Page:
LOCAL OPERATIONS

# LOCAL OPERATIONS - some systems allow a full range of...

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LOCAL OPERATIONS produce a new layer from one or more input layers the value of each new pixel is defined by the values of the same pixel on the input layer(s) o neighboring or distant pixels have no effect note: arithmetic operations make no sense unless the values have appropriate scales of measurement (see Unit 6) o you cannot find the "average" of soils types 3 and 5, nor is soil 5 "greater than" soil 3 Recoding using only one input layer examples: 1. assign a new value to each unique value on the input layer o useful when the number of unique input values is small 2. assign new values by assigning pixels to classes or ranges based on their old values o e.g. 0-499 becomes 1, 500-999 becomes 2, >1000 becomes 3 o useful when the old layer has different values in each cell, e.g. elevation or satellite images 3. sort the unique values found on the input layer and replace by the rank of the value o e.g. 0, 1, 4, 6 on input layer become 1, 2, 3, 4 respectively o applications: assigning ranks to computed scores of capability, suitability etc.
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Unformatted text preview: some systems allow a full range of mathematical operations o e.g. newvalue = (2*oldvalue + 3)2 Overlaying layers an overlay occurs when the output value depends on two or more input layers o many systems restrict overlay to two input layers only examples: 1. output value equals arithmetic average of input values 2. output value equals the greatest (or least) of the input values 3. layers can be combined using arithmetic operations o x and y are the input layers, z is the output o some examples: z = x + y z = xy z = x / y 4. combination using logical conditions o e.g. if y>0, then z = y , otherwise z = x o note: in many raster packages logical conditions cannot be done directly from input layers must first create reclassified input images so that cells have 0 if they do not meet the condition and 1 if they do 5. assign a new value to every unique combination of input values o e.g.LAYER 1 LAYER 2 OUTPUT LAYER 1 A 1 1 B 2 2 A 3 2 B 4...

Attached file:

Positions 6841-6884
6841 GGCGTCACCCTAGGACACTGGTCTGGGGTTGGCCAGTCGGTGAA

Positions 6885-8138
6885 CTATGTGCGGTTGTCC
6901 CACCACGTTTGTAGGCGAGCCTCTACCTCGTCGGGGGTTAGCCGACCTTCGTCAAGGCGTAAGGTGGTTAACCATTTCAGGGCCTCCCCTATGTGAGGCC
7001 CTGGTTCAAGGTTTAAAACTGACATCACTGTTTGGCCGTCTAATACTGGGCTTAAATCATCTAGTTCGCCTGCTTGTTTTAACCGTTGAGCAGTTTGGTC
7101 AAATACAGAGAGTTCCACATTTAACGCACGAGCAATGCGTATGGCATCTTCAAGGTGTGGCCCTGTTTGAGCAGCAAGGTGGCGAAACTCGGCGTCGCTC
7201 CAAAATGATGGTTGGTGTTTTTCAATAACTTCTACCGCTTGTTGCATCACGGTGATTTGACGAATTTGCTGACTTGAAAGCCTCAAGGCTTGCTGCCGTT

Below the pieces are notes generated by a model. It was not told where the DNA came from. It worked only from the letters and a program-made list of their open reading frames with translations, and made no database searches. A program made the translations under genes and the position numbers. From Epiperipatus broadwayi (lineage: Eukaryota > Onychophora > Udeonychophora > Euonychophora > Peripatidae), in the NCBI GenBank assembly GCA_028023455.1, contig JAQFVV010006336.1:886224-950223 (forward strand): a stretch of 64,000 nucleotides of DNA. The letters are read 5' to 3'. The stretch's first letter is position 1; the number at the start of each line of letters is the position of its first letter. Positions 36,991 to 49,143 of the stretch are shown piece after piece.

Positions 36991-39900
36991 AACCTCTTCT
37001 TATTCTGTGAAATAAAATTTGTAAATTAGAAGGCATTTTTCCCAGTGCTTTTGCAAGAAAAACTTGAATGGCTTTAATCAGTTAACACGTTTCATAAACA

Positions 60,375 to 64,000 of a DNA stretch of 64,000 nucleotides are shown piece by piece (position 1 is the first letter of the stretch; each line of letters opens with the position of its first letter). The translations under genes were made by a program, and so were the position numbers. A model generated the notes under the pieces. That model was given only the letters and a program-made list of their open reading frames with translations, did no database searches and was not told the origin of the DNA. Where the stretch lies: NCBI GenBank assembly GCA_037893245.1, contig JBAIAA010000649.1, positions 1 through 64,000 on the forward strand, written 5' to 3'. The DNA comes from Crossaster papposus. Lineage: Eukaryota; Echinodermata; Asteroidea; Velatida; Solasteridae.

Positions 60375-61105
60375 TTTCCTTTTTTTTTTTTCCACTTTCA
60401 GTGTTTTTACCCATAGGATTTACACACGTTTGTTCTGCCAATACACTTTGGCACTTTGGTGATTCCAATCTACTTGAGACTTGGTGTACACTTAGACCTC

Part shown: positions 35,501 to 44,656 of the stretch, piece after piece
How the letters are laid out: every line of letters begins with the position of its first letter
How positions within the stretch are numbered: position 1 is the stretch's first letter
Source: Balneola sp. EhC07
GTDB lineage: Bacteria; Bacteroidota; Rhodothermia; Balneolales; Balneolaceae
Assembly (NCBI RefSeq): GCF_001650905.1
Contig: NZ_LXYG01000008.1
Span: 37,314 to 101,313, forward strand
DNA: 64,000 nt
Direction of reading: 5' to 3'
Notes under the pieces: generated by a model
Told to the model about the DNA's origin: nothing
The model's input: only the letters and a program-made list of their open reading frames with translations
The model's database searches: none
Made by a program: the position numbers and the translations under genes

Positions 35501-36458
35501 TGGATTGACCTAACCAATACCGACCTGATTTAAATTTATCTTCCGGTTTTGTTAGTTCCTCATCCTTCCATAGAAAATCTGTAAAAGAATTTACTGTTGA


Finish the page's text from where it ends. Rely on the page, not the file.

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## This note was uploaded on 12/04/2011 for the course GEB 1011 taught by Professor Staff during the Fall '08 term at Broward College.

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